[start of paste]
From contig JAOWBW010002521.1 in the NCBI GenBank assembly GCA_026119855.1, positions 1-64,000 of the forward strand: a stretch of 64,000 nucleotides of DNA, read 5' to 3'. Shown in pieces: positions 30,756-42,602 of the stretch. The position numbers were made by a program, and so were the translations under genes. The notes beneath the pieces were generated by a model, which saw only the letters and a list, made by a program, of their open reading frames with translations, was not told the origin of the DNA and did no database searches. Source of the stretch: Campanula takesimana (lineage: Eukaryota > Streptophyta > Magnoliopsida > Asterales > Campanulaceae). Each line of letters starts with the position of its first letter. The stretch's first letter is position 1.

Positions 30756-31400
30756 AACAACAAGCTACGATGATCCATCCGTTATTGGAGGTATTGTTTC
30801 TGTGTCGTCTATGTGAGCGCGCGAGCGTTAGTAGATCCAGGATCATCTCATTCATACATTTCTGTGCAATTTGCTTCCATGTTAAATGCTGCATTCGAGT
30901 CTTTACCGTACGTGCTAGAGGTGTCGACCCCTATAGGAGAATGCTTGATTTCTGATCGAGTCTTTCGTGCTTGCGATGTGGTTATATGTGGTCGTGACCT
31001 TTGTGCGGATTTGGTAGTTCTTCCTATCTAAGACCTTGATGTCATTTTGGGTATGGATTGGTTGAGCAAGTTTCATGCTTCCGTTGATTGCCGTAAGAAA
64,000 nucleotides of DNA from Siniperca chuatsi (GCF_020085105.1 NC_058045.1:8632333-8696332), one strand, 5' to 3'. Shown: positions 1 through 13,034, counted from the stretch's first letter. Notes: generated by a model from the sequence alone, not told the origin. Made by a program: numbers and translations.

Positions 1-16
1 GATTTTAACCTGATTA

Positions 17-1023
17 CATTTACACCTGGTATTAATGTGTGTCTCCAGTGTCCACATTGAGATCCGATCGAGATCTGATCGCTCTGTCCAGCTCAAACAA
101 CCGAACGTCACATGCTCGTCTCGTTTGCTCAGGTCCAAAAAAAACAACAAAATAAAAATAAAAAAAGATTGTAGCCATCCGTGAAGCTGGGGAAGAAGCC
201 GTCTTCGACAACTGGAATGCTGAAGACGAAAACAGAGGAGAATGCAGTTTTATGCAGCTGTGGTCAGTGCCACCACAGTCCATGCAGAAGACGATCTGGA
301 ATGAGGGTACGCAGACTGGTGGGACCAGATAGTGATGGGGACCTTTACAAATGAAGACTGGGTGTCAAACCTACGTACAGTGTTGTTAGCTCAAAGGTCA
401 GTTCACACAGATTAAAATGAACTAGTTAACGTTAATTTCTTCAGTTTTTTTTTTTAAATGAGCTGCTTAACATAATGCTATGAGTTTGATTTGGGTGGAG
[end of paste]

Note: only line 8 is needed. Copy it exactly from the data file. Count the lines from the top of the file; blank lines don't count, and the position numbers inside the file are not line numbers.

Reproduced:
Positions 1-16